I wish I was a mathematician or at least had one of those rad looking calculator watches. For now I will remain myself and take random, yet seasoned guesses at this thing that we covet so much, the save. It’s the only position that every person garnering save capability is owned in every league no matter how big or small, which makes it fun. They say all the fun is the chase, I guess that’s why I am bored with so many people tied up in my Gam-Gam’s basement. Digression, segue, punctuation. The Royals, or for better reference, Greg Holland, has figured out his mojo, while all of us hoping for a heated up Kelvin to pounce are reduced to wait for a Holland-days off. I am glad that Holland has shown what we all thought he could be, albeit for one glorious day. Two in a row is a winning streak, so said Lou Brown. So onto the rankings of closers and some of their ‘cuffs. This week’s random weird but true factoid, the Phillies are 13 games into the season and do not have a hold by any pitcher on their team. Put that in your cheese steak and smoke itPlease, blog, may I have some more?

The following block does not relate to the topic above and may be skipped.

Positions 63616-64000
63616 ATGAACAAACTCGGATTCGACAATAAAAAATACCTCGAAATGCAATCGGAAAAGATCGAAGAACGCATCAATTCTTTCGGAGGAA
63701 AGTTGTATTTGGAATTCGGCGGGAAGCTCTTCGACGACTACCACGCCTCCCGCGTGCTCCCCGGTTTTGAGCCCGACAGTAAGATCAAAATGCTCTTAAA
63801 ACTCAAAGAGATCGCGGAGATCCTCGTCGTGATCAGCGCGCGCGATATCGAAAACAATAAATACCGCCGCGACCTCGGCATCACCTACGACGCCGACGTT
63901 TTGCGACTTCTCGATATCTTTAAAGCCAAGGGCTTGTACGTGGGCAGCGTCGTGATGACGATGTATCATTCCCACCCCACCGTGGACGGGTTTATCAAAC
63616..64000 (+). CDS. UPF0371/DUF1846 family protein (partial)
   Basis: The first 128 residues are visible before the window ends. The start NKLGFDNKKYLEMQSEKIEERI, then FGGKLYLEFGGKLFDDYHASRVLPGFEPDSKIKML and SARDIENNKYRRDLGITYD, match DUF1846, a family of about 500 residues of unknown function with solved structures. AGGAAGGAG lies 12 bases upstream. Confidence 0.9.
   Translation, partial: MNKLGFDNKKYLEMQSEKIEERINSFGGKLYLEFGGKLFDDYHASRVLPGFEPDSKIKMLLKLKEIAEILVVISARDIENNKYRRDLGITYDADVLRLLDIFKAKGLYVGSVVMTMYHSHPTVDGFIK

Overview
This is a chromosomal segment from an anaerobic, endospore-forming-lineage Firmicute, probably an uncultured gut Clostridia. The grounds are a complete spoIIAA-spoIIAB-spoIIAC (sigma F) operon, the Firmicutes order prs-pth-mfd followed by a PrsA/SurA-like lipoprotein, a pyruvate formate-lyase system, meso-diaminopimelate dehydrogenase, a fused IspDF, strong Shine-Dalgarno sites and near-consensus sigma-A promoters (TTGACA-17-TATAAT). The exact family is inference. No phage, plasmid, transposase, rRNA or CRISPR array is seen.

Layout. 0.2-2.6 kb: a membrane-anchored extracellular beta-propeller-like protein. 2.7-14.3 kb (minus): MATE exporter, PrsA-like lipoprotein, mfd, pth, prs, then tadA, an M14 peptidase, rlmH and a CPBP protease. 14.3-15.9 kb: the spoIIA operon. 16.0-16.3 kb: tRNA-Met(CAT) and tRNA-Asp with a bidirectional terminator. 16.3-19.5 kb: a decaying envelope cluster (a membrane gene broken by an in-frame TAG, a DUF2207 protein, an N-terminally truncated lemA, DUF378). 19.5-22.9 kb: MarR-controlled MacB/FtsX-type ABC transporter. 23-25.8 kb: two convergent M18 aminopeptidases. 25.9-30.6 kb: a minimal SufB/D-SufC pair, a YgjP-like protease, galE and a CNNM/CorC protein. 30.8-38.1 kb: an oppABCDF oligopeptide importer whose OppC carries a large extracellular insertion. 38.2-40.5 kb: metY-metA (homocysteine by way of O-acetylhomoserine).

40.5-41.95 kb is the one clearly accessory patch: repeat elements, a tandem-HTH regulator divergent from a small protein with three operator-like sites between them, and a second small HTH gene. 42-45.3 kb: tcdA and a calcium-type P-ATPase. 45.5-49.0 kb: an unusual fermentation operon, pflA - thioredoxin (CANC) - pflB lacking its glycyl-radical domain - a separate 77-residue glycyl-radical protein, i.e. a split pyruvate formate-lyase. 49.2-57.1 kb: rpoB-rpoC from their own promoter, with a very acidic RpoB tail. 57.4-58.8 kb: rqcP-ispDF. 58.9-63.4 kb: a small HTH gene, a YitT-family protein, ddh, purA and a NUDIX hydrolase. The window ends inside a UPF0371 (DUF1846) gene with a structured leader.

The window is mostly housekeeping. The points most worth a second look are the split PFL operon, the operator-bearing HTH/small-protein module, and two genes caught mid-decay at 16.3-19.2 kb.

You can finally stop girding your loins – we’ve reached the final division in this position battles series. For reference, we’ve already covered the AL East, NL East, AL Central, NL Central, and AL West. Anyway, here’s some of the position battles to watch in the NL West:Please, blog, may I have some more?